TY - JOUR

T1 - Transient effects of magma ascent dynamics along a geometrically variable dome-feeding conduit

AU - de' Michieli Vitturi, M.

AU - Clarke, Amanda

AU - Neri, A.

AU - Voight, B.

N1 - Funding Information:
This work was carried out with support from projects “Nuove tecnologie per la difesa dai rischi naturali” and “Piattaforma multidisciplinare per lo studio dei terremoti e vulcani” funded by the Ministero dell'Istruzione, Università e Ricerca, Italy ; and with support from the US National Science Foundation ( EAR 0607229 ).

PY - 2010/7

Y1 - 2010/7

N2 - The transient dynamics of magma ascent during dome-forming eruptions were investigated and the effects of magma chamber pressure perturbations on eruption rate are illustrated. The numerical model DOMEFLOW, developed by the authors for this work, is applied to the problem. DOMEFLOW is a transient 1.5D isothermal two-phase flow model of magma ascent through an axisymmetric conduit of variable radius, which accounts for gas exsolution, bubble growth, crystallization induced by degassing, permeable gas loss through overlying magma and through conduit walls, as well as viscosity changes due to crystallization and degassing. For runs in which chamber pressure increases, the time required to reach the new steady state (transition time) is a complex function of the pressure perturbation, while for decreasing chamber pressure, transition time is a monotonic function of the magnitude of the pressure perturbation. The transition to the new steady state is mainly controlled by magma compressibility, travel time (time required for one parcel of magma to travel from chamber to surface), and the time over which the pressure perturbation occurs. Results of many runs (> 300) were analyzed using dimensional analysis to reveal a general relationship which predicts the temporal evolution of magma effusion rate for a given sudden increase in chamber pressure; the product of the change in steady-state extrusion rate and the time required to reach the new steady state is linearly proportional to the normalized change in chamber pressure, the volume of the conduit, and the ratio of top and bottom conduit radii, and inversely proportional to the cubic root of volatile fraction. This relationship is used to interpret observed variations in two ongoing dome-building eruptions, the Soufrière Hills volcano, Montserrat, and Merapi volcano, Indonesia.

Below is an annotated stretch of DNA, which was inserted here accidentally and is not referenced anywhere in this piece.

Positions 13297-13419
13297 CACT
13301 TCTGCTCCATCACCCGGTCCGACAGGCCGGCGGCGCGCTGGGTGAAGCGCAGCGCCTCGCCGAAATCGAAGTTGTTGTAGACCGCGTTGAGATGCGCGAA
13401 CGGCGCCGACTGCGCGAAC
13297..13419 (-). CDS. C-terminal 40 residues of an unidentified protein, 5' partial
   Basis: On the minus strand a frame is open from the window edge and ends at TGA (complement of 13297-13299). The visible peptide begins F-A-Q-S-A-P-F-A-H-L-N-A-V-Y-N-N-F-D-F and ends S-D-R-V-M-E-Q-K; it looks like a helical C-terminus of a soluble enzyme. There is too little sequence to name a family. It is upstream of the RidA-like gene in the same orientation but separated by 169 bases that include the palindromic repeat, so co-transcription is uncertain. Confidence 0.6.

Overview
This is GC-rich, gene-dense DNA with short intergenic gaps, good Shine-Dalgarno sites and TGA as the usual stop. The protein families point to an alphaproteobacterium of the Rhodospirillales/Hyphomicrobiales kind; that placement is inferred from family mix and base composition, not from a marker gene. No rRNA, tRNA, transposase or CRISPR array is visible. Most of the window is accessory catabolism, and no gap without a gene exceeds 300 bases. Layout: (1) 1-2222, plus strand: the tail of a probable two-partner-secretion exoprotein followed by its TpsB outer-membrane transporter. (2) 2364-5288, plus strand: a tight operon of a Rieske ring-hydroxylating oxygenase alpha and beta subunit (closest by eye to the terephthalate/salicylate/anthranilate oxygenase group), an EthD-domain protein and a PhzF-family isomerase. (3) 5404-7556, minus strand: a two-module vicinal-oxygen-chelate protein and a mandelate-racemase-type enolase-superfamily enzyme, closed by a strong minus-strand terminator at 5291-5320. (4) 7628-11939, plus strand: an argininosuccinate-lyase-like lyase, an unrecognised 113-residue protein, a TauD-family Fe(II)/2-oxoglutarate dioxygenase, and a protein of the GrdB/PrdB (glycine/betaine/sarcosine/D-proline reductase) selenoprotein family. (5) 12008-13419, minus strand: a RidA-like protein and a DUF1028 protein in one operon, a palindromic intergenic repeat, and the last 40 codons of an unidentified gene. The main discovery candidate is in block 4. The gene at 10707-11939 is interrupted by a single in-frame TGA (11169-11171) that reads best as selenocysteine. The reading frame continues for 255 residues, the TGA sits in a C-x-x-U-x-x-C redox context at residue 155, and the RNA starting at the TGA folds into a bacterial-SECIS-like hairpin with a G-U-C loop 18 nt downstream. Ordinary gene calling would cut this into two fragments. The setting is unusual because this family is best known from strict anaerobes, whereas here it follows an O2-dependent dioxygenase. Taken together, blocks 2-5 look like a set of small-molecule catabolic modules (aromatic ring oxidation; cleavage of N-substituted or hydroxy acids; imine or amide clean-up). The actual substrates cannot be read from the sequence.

AB - The transient dynamics of magma ascent during dome-forming eruptions were investigated and the effects of magma chamber pressure perturbations on eruption rate are illustrated. The numerical model DOMEFLOW, developed by the authors for this work, is applied to the problem. DOMEFLOW is a transient 1.5D isothermal two-phase flow model of magma ascent through an axisymmetric conduit of variable radius, which accounts for gas exsolution, bubble growth, crystallization induced by degassing, permeable gas loss through overlying magma and through conduit walls, as well as viscosity changes due to crystallization and degassing. For runs in which chamber pressure increases, the time required to reach the new steady state (transition time) is a complex function of the pressure perturbation, while for decreasing chamber pressure, transition time is a monotonic function of the magnitude of the pressure perturbation. The transition to the new steady state is mainly controlled by magma compressibility, travel time (time required for one parcel of magma to travel from chamber to surface), and the time over which the pressure perturbation occurs. Results of many runs (> 300) were analyzed using dimensional analysis to reveal a general relationship which predicts the temporal evolution of magma effusion rate for a given sudden increase in chamber pressure; the product of the change in steady-state extrusion rate and the time required to reach the new steady state is linearly proportional to the normalized change in chamber pressure, the volume of the conduit, and the ratio of top and bottom conduit radii, and inversely proportional to the cubic root of volatile fraction. This relationship is used to interpret observed variations in two ongoing dome-building eruptions, the Soufrière Hills volcano, Montserrat, and Merapi volcano, Indonesia.

KW - Computational model

KW - Conduit dynamics

KW - Conduit geometry

KW - Dome-building

KW - Effusion rate

KW - Magma ascent

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U2 - 10.1016/j.epsl.2010.04.029

DO - 10.1016/j.epsl.2010.04.029

M3 - Article

AN - SCOPUS:77953703127

VL - 295

SP - 541

EP - 553

JO - Earth and Planetary Sciences Letters

JF - Earth and Planetary Sciences Letters

SN - 0012-821X

IS - 3-4

ER -